There are many ways we can deal with learned helplessness but Dr Henry Cloud offers a comprehensive list of practices that can help teams or entire organizations reverse negative thinking and shift our behaviour from passive back to active. Let’s examine how creative teams can apply those practices and allow creativity to flourish again.

Create connections

This may sound basic however it is important to remember that intimate connections help create healthy organizations. Cohesive teams are the ones that value trust, commitment and accountability. Not only do they value those principles, but they also work tirelessly to grow and maintain an environment where positive peer pressure allows all team members to have their own inputs. A cohesive team can create a sense of togetherness when issues are shared. In fact, they wouldn’t hesitate to share their doubts or fears around decisions that are being made and everyone would work together to resolve the problem. As a designer you can choose to facilitate those discussions by opening yourself to feedback, different opinions and perspectives from your colleagues.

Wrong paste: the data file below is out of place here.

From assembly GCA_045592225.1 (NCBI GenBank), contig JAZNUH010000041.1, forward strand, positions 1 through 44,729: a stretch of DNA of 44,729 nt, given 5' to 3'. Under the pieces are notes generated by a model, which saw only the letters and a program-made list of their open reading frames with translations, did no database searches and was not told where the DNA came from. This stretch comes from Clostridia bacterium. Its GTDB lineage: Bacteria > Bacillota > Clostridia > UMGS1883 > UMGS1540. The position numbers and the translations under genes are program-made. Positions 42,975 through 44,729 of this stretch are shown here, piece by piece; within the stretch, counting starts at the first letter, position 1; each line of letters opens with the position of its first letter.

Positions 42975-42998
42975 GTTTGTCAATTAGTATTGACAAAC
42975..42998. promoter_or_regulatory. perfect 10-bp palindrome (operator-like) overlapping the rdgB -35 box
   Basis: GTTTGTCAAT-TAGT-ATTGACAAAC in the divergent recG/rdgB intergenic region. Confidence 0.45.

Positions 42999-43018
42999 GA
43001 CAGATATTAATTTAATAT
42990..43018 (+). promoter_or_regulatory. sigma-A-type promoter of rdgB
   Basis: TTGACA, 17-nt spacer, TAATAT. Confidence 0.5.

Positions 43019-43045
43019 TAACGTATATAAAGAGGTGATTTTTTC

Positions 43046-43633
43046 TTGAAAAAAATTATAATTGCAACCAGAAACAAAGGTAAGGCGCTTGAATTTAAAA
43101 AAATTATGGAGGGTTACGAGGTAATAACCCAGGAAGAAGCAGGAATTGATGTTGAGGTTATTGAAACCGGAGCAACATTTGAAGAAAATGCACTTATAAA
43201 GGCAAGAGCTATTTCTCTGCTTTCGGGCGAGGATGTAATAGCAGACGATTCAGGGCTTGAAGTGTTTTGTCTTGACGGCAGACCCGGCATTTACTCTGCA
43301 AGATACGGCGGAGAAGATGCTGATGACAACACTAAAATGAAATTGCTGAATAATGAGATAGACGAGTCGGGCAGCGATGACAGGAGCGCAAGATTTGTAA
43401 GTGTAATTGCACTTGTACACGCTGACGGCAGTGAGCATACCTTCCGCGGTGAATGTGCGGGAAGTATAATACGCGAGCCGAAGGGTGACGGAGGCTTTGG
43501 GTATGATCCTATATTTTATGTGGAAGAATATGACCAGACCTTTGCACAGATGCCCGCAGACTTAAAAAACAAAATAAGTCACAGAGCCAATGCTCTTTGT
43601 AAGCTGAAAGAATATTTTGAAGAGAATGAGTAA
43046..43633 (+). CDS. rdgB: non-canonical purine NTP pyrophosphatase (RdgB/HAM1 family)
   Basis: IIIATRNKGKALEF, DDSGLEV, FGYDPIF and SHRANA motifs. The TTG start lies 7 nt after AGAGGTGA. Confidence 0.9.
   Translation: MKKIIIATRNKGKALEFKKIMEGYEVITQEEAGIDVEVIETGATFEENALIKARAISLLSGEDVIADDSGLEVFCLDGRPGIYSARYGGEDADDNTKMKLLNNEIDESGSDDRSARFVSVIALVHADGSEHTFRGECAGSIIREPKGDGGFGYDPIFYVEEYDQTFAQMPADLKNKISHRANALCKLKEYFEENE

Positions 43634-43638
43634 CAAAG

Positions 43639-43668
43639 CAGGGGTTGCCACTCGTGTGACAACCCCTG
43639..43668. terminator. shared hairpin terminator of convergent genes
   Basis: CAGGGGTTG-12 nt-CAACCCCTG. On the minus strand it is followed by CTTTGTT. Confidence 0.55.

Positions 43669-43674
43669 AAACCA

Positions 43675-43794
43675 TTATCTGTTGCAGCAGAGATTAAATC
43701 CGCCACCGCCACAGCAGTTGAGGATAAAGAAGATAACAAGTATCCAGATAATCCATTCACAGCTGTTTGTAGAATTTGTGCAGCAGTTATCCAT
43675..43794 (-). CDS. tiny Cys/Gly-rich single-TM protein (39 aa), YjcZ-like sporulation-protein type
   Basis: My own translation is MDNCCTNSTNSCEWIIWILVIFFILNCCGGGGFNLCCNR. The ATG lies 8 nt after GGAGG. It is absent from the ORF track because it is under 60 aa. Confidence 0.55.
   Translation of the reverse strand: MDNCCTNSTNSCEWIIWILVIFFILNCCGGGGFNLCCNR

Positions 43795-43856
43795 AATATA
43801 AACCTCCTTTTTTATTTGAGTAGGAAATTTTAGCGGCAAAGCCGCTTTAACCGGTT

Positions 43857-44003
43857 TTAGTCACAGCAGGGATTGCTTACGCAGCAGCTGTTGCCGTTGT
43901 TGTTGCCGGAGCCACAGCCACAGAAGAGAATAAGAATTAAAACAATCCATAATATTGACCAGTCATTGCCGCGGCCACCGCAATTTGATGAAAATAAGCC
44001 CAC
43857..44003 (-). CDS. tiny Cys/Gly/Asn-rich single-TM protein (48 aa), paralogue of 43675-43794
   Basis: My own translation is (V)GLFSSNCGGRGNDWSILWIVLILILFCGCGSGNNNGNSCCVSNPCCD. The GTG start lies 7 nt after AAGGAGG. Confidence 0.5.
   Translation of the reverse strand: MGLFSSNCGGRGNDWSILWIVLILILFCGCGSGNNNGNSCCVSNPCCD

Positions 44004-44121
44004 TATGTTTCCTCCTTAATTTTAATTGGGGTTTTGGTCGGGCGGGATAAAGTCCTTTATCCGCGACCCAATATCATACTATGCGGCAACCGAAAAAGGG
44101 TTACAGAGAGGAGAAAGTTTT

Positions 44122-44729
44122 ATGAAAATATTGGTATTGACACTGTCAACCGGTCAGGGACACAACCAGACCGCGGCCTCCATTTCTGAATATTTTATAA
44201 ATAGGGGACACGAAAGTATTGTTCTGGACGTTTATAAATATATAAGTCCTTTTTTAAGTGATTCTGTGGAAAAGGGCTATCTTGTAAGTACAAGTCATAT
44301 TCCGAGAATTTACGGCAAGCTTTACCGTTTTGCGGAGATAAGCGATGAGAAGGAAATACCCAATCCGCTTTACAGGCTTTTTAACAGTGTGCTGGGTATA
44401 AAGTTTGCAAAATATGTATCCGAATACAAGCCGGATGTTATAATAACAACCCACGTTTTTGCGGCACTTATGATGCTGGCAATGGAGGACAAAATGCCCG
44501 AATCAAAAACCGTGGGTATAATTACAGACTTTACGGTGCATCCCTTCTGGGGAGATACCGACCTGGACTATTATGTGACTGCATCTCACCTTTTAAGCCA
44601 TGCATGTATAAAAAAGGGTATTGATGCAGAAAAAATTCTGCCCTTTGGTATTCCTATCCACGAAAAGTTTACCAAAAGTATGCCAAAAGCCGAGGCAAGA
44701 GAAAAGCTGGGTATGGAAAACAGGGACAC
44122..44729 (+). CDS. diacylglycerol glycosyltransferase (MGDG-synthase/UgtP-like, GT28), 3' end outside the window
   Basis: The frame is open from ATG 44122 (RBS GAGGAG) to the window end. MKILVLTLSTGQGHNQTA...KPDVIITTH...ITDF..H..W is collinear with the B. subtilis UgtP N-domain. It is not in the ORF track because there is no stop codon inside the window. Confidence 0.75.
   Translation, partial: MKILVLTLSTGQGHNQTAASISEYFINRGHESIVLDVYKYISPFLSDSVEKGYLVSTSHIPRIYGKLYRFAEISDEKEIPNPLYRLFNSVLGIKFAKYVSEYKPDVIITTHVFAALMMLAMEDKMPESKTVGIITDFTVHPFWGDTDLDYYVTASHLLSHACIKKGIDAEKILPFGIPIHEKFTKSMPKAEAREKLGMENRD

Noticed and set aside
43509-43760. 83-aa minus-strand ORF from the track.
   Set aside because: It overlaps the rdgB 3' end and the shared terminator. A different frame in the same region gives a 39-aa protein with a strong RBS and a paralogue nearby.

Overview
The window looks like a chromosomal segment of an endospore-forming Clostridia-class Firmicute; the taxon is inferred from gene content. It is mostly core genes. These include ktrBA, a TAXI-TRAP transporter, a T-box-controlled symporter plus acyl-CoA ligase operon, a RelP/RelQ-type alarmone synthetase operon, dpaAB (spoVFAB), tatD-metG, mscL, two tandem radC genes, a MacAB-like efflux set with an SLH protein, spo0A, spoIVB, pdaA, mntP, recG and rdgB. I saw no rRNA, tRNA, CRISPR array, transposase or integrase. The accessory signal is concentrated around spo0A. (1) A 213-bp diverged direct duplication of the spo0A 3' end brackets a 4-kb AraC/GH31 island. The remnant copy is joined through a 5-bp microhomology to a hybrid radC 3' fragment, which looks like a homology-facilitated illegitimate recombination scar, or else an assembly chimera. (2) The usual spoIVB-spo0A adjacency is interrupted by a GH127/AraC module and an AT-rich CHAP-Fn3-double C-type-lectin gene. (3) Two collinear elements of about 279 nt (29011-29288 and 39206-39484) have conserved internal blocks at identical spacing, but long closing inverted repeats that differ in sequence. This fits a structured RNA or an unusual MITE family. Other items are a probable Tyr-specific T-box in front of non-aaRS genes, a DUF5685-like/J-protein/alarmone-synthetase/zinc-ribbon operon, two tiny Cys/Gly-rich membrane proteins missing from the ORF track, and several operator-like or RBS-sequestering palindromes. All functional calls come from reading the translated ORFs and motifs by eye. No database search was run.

Regain control of your destiny

Having group meetings to review designs or come up with new project leads is an integral part of a design team routine. It feels natural and it is what your job description will likely require from you. Now let’s imagine that the same job description would ask you to meet regularly with your team to discuss internal fears or factors that affect team morale — the touchy-feely stuff. Doesn’t it sound important too? It does, yet many organizations fail to implement such practice. Why? Because we’d rather focus on our daily to-do list, deadlines and do the stuff that a designer is “supposed to do” rather than prioritising organizational health.